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dc.contributor.authorHaralabidis, Nicos
dc.contributor.authorSerrancolí, Gil
dc.contributor.authorColyer, Steffi
dc.contributor.authorBezodis, Ian
dc.contributor.authorSalo, Aki
dc.date.accessioned2021-04-19T08:40:42Z
dc.date.available2021-04-19T08:40:42Z
dc.date.issued2021-03-08
dc.identifier.citationHaralabidis, N., Serrancolí, G., Colyer, S., Bezodis, .I, Salo, A., Cazzola, D. (2021) 'Three-dimensional data-tracking simulations of sprinting using a direct collocation optimal control approach', PeerJ 9:e10975 DOI 10.7717/peerj.10975en_US
dc.identifier.issn2167-8359
dc.identifier.urihttp://hdl.handle.net/10369/11363
dc.descriptionArticle published in PeerJ available open access at https://doi.org/10.7717/peerj.10975en_US
dc.description.abstractBiomechanical simulation and modelling approaches have the possibility to make a meaningful impact within applied sports settings, such as sprinting. However, for this to be realised, such approaches must first undergo a thorough quantitative evaluation against experimental data. We developed a musculoskeletal modelling and simulation framework for sprinting, with the objective to evaluate its ability to reproduce experimental kinematics and kinetics data for different sprinting phases. This was achieved by performing a series of data-tracking calibration (individual and simultaneous) and validation simulations, that also featured the generation of dynamically consistent simulated outputs and the determination of foot-ground contact model parameters. The simulated values from the calibration simulations were found to be in close agreement with the corresponding experimental data, particularly for the kinematics (average root mean squared differences (RMSDs) less than 1.0° and 0.2 cm for the rotational and translational kinematics, respectively) and ground reaction force (highest average percentage RMSD of 8.1%). Minimal differences in tracking performance were observed when concurrently determining the foot-ground contact model parameters from each of the individual or simultaneous calibration simulations. The validation simulation yielded results that were comparable (RMSDs less than 1.0° and 0.3 cm for the rotational and translational kinematics, respectively) to those obtained from the calibration simulations. This study demonstrated the suitability of the proposed framework for performing future predictive simulations of sprinting, and gives confidence in its use to assess the cause-effect relationships of technique modification in relation to performance. Furthermore, this is the first study to provide dynamically consistent three-dimensional muscle-driven simulations of sprinting across different phases.en_US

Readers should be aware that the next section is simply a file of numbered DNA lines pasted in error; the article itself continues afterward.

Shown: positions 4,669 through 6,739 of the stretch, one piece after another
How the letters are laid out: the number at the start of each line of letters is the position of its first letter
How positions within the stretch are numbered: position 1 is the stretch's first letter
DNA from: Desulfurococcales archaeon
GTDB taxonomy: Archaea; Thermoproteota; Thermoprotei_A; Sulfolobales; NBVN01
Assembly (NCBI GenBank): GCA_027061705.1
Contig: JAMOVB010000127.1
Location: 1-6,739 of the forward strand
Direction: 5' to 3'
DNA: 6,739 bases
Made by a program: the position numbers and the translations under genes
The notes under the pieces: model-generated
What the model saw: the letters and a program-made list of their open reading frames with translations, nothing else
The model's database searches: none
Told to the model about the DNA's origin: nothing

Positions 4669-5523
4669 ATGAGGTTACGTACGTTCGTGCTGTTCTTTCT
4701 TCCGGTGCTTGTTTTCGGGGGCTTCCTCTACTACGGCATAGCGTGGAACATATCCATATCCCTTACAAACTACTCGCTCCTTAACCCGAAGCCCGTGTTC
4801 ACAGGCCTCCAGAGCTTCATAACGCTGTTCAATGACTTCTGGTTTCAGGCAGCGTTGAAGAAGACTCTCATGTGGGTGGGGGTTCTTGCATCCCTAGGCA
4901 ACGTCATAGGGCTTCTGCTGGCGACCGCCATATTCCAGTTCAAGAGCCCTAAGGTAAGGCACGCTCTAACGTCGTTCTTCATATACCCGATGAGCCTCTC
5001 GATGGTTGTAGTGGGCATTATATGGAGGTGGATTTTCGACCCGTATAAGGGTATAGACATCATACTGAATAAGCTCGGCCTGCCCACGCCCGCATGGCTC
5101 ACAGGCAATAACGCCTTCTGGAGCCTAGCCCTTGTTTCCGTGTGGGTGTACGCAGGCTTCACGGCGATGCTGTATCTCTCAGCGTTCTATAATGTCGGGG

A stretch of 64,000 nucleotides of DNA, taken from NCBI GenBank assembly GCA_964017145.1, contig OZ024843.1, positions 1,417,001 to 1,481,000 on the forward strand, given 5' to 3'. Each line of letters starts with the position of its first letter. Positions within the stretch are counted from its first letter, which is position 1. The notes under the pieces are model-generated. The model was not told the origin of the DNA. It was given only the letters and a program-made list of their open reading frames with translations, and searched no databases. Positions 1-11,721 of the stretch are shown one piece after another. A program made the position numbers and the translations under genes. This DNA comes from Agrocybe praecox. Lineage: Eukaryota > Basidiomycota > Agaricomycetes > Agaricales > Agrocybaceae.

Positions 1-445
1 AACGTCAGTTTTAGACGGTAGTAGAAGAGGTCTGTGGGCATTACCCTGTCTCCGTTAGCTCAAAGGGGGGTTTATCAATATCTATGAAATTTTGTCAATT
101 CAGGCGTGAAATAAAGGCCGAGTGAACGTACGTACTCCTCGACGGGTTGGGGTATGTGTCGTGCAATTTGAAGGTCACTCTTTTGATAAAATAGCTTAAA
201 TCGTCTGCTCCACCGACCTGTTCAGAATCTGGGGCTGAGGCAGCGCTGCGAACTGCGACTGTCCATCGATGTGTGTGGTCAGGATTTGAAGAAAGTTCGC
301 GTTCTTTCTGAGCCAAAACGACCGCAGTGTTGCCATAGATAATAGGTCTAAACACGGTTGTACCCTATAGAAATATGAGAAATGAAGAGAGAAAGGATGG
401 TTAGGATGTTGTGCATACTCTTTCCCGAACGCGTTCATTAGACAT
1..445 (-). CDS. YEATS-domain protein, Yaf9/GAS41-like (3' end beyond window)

dc.description.sponsorshipThis study was funded by CAMERA, the RCUK Centre for the Analysis of Motion, Entertainment Research and Applications, EP/M023281/1. The funders had no role in study design, data collection and analysis, decision to publish, or preparation of the manuscript.en_US
dc.language.isoenen_US
dc.publisherPeerJen_US
dc.relation.ispartofseriesPeerJ;
dc.titleThree-dimensional data-tracking simulations of sprinting using a direct collocation optimal control approachen_US
dc.typeArticleen_US
dc.identifier.doihttps://doi.org/10.7717/peerj.10975
dcterms.dateAccepted2021-01-29
rioxxterms.versionVoRen_US
rioxxterms.licenseref.urihttps://creativecommons.org/licenses/by/4.0/en_US
rioxxterms.licenseref.startdate2021-04-19


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